Just recently I have published a small anthology of verses, entitled “Saint or Monster”. The cover was designed by my 15 year old grand-daughter Issy Robertson (she did the illustrations for “Do’s it have a Hamster” last year) and for this cover she chose to draw Mother Teresa and Hitler as representatives of the two extremes.

The verses are actually mainly light and tongue in cheek, but it did start me thinking about this title and how it applied to everyday life today.

My first thought was that in general the characters of people seem to me to have become more polarised lately. This may be because we have so much immediate news and the many fallen idols have quick exposure.  In 2017 we have several outstanding examples of ‘monster’ –  and in those I would include Trump, Kim Jong-in, Putin, all the leaders of Isis – and then most recently the sexual predator Harvey Weinstein.  He comes at the end of a depressing long list of these depraved individuals who are just beginning to be exposed, Jimmy Savile being the leader of this ghastly bunch.

Oscar Wilde said, “Everything in the world is about sex, except sex.  Sex is about power.” It strikes me that most monsters have been created by their desperate search for power.  Power leads to corruption.  Once power is in the hands of the wrong people, then the damage  becomes deadly and affects us all.

After the worst of the ‘monsters’ comes the large army of people who are just more inclined to be bad than good.  Most of these are driven by ambition and greed. Many of them are politicians, Boris, Farage and Gove topping my list.  But there are those we meet in everyday life – the scammers, the cheaters and the bullies –  who will do anything to achieve their ambitions.  I have recently narrowly escaped being a victim of a scam and I have been shocked by the behaviour of two bullying landlords.  They do not get the notoriety of the more famous ‘monsters’ but our lives are full of these terrible people.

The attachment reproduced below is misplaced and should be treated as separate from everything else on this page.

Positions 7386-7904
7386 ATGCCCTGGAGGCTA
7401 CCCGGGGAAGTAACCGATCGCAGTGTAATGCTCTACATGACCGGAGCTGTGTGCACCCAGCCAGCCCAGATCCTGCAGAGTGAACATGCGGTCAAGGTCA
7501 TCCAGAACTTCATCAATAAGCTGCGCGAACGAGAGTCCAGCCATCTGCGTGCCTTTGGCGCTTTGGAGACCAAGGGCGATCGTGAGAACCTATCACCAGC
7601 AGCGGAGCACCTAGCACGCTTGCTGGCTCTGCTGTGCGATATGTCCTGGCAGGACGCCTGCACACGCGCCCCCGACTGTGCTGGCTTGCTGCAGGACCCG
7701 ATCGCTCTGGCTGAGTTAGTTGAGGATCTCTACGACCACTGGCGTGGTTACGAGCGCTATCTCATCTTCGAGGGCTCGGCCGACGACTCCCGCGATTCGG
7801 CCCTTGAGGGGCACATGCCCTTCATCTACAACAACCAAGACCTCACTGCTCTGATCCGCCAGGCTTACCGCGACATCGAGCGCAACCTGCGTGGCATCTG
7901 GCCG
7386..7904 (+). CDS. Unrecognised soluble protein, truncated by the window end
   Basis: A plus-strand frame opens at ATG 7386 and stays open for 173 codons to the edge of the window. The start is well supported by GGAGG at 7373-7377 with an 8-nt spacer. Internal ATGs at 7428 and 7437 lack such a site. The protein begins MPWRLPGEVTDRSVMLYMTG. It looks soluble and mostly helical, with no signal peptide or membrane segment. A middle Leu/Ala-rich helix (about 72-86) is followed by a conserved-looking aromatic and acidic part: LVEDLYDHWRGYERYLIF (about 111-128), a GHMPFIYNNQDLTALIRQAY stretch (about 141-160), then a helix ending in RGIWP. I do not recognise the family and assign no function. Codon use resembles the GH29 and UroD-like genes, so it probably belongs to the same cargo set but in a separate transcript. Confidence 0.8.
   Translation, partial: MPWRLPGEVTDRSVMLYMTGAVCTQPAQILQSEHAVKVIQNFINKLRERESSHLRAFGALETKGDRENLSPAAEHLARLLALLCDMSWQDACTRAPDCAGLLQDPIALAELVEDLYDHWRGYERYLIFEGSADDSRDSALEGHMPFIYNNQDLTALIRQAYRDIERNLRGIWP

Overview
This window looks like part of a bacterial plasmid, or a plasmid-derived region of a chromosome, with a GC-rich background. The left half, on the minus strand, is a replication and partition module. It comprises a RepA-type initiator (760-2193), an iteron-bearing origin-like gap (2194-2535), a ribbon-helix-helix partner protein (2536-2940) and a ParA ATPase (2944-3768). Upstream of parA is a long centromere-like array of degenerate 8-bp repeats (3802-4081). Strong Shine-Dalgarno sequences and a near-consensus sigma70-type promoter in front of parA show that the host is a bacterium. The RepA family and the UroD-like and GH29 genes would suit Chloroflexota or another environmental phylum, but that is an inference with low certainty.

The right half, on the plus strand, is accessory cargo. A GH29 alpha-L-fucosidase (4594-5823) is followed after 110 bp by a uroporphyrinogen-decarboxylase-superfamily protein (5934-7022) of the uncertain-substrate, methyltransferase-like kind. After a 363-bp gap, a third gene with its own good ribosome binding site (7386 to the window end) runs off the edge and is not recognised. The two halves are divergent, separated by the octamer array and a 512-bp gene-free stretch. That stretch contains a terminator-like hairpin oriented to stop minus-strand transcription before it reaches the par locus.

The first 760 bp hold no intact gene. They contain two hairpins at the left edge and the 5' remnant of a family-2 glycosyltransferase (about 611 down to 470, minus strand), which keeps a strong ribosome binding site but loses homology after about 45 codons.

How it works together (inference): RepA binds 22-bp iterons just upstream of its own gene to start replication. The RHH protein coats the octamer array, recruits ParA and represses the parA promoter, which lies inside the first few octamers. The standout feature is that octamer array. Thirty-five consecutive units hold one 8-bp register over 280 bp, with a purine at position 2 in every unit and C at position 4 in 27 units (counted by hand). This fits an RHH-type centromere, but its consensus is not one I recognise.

So where are the saints? Well happily there are plenty of them, but these people tend to work away quietly for the good of humanity and do not seek publicity of any kind.  There are so many good people, young and old, trying to work to make life better –  and for a start I would add all the doctors, nurses and health professionals who work tirelessly in the NHS for little reward,  I am particularly grateful to them, as next week I face a major operation and know that the NHS, stretched at it is, will take good care of me. To these I would add the police and firefighters, most of them good people.  There are also the army of those who work in charities, making life better for so many who need it.  Just occasionally there are the really good politicians who have the very best of intentions while working in difficult circumstances.  I would include Barack Obama of course  – and perhaps more surprisingly Nick Clegg, who has often been greatly maligned but has always struck me as a man of integrity.

Sometimes there is a fall from grace  – from good to bad.  This is devastating particularly if they have achieved almost saintly status and then we become disillusioned.  Most devastating of all amongst these is Aung San Suu Kyi who had reached almost ‘sainthood’ and has now been toppled to monster status. Then there are the sports stars and celebrities who have forfeited our admiration through their actions.

Perhaps with more public exposure, these monsters will lessen in numbers, or at any rate start to lose their power. I have always been an optimist!